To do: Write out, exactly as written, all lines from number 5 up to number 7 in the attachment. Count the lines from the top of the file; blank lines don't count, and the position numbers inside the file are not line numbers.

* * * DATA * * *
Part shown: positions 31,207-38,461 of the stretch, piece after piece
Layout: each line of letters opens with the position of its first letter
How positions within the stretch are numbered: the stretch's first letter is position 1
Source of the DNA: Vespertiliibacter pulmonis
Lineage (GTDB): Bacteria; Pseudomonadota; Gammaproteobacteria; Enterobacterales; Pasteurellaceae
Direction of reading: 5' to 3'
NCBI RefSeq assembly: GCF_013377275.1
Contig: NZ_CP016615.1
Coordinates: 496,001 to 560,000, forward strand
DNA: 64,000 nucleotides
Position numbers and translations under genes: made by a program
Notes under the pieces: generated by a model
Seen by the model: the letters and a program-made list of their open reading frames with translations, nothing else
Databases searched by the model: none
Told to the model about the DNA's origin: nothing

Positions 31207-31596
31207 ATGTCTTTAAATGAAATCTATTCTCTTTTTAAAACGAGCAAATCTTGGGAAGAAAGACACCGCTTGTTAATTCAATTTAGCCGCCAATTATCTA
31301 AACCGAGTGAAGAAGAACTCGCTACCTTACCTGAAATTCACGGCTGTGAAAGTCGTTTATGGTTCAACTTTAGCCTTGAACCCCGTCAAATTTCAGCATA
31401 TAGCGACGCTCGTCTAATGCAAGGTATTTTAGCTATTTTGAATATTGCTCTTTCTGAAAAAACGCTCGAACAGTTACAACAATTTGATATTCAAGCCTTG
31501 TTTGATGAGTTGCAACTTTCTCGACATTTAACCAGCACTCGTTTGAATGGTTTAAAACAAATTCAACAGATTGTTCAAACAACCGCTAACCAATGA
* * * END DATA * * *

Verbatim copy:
Lineage (GTDB): Bacteria; Pseudomonadota; Gammaproteobacteria; Enterobacterales; Pasteurellaceae
Direction of reading: 5' to 3'
NCBI RefSeq assembly: GCF_013377275.1